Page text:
This is a thriller, a page-turner with a noir edge and elements of a romance woven in--but it is much more. The use of metaphor and the emphasis of aspects that reflect a theme raise it to the level of literary.
The theme on first blush is ineffable, and I will be struggling to put it into words as it is more of a strong feeling at this point. I would need a second read-through once I'm able to hold the entire story arc in my mind like a faceted jewel to do it justice.
I do not think in the tidy linear flow charts of rhetoric and dialectics. I think in images, both still and moving and both containing stories that I cannot explain short of telling them whole. It brings to mind this quote from Flannery O'Connor: “A story is a way to say something that can’t be said any other way, and it takes every word in the story to say what the meaning is.”
In a story, there is the difference between a character who is willing to grow, and one who is not. The passive story will fizzle like a dud firecracker while the active story will take off like a rocket breaking the bond of gravity. Both Ian Nash, the protagonist, and Aleece Medina, the FBI Agent in charge of the case who has the role of Ian's antagonist, are strongly active. Both are exquisitely drawn with clear motives that drive their actions, which are often at odds with each other. They often do aggravating, off-putting things that are easy to empathize with.
Once you are connected to them, you are connected to the heart of the story. Though their actions drive the story, it is who they are that makes you care enough to keep turning the pages. The action in and of itself is never enough to keep me involved. I need to care deeply about those who act and react to the onslaught of events and the repercussions of their actions.
Medina's actions grow out of her gut instincts, backed up by decades of experience. Ian's actions are rooted in his understanding of the theory of story and drama after years of academic study in the field of theater and his dissertation about the playwright David Mamet. Whenever he's confused by the actions of those around him, Ian pulls up a quote from Mamet or other writers that helps him sort it out and find a direction to aim his action.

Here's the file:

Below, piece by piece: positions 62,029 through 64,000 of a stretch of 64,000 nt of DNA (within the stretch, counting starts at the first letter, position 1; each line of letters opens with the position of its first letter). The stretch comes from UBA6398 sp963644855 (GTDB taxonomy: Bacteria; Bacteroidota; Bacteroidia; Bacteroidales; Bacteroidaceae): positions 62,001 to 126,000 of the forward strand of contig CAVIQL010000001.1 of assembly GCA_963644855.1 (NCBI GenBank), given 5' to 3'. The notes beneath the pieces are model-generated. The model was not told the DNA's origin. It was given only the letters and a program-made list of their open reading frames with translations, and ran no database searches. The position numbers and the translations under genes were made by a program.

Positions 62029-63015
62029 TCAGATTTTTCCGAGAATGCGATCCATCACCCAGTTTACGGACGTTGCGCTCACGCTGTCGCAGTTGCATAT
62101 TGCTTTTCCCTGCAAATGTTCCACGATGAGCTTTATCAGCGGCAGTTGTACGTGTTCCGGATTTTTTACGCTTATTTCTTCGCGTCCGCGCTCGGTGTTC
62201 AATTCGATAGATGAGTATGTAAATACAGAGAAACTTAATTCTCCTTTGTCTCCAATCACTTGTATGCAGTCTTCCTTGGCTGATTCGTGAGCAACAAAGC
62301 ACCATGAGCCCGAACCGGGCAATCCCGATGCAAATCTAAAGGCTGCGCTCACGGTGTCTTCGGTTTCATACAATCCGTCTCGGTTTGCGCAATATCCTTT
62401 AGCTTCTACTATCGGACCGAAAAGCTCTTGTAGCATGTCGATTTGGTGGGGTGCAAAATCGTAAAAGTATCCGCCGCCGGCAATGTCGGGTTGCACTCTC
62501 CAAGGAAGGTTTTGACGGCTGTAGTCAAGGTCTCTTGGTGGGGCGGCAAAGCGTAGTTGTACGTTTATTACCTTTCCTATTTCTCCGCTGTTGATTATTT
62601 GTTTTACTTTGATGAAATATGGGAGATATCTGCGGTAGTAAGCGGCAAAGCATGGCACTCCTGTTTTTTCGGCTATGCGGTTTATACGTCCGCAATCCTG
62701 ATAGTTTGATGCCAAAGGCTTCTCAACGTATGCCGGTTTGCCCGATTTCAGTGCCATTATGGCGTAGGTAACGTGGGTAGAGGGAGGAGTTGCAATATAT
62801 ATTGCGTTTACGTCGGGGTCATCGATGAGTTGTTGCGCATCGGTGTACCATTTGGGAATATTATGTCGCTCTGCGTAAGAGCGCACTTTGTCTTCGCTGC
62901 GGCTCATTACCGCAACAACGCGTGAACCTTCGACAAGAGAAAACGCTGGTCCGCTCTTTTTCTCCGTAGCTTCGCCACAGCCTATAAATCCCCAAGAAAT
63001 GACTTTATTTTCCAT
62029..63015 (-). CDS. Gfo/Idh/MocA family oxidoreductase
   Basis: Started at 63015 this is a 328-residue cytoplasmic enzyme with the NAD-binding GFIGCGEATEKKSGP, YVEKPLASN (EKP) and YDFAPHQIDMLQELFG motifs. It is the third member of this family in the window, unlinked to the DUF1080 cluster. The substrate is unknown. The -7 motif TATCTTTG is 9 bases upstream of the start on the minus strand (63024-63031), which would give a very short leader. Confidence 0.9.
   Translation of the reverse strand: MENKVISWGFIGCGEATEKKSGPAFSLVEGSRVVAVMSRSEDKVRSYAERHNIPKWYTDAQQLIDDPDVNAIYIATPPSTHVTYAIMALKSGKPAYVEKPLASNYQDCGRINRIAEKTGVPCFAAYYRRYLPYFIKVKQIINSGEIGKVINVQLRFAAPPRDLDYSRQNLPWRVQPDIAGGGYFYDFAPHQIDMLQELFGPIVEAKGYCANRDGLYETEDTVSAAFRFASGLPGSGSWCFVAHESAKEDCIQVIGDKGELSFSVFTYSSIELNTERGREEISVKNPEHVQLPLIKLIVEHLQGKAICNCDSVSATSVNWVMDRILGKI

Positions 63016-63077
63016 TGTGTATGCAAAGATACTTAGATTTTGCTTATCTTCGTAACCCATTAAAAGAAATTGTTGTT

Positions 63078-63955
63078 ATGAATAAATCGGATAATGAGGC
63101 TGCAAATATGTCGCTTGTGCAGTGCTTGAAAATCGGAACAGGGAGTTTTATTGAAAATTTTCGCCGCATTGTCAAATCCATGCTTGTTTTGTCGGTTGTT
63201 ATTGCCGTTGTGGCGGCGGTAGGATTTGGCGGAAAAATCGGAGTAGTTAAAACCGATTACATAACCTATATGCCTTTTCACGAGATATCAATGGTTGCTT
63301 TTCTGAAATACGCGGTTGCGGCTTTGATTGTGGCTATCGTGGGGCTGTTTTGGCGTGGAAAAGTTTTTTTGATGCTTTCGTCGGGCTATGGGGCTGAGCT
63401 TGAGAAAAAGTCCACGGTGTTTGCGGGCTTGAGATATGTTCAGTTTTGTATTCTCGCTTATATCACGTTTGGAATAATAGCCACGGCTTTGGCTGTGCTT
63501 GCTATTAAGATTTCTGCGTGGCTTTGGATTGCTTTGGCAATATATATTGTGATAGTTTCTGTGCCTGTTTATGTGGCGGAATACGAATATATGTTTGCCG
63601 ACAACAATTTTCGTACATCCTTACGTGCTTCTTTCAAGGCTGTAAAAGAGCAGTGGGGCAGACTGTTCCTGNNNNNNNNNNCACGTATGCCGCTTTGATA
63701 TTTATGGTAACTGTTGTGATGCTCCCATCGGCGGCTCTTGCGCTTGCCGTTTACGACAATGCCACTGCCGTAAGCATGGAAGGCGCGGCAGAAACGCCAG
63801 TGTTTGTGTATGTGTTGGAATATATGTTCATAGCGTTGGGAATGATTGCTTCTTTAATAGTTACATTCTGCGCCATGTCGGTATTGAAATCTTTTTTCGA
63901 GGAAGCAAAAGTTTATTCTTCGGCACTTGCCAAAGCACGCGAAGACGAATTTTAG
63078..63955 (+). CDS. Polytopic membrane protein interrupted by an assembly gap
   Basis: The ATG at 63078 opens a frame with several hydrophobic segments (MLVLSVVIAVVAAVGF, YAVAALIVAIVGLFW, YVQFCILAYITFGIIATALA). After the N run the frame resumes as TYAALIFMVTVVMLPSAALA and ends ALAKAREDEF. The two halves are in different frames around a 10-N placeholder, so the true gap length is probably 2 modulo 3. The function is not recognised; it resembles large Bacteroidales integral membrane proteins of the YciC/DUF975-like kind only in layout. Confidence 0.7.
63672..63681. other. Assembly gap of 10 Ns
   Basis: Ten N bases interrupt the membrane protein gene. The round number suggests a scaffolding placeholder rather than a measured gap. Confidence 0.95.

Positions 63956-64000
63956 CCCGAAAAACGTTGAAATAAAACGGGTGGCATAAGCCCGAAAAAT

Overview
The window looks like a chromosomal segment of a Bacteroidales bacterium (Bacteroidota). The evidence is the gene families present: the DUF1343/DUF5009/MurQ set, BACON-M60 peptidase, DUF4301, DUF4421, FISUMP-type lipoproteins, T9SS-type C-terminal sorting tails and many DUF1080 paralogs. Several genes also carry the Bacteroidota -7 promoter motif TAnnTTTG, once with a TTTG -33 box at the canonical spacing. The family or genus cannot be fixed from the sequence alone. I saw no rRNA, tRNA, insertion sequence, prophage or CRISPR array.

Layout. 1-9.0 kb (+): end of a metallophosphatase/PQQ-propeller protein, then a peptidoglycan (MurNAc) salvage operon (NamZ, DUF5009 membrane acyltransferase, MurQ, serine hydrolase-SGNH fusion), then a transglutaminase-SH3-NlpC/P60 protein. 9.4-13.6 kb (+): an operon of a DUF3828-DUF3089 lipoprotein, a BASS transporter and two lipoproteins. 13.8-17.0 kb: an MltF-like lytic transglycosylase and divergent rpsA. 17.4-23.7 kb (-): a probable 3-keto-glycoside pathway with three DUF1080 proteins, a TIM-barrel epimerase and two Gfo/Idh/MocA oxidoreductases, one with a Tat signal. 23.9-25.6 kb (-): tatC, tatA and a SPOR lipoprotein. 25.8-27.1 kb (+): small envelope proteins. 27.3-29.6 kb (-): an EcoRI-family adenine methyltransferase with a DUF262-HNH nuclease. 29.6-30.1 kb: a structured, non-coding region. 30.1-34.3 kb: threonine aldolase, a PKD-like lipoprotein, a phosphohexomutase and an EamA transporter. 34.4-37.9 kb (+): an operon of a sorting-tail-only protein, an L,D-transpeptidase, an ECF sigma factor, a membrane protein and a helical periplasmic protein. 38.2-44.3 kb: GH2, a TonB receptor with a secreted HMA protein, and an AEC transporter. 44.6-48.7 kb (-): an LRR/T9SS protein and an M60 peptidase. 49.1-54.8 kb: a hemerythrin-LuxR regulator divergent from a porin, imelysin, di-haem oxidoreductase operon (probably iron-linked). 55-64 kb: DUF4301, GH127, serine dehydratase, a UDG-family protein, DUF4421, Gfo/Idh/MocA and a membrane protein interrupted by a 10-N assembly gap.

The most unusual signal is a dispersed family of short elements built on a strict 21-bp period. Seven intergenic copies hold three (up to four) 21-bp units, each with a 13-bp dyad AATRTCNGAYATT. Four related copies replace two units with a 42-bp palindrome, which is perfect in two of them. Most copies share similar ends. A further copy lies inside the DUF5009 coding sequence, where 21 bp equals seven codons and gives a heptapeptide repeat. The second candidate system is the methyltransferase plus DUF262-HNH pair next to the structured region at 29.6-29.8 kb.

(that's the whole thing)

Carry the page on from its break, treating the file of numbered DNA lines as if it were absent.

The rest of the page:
Medina wants justice as defined by the law, but Ian wants revenge. It's easy to understand why, and some might agree it’s the way to go even though they themselves have never experienced the level of brutality Ian had. I rooted for him to snap out of it before he was further damaged by his own actions, which in his fantasy rose to an equivalent level of brutality.
The novel began with Ian being booted out of his dissertation program. Though it was partly campus politics that forced it, he'd probably have been protected from it if he'd had a strong dissertation in the works, but as he was told, he was not breaking new ground. I suspect that after the events in this story, he'd have an easier time writing a dissertation with the heart and originality his first attempt lacked because now, having used it to comprehend the traumatic events and contrive responses, he has real world visceral knowledge of the dry theory.
I've made it obvious that I was moved by this story and intensely intrigued. I want to reread it. It is gems like this one that keep me coming back to review.
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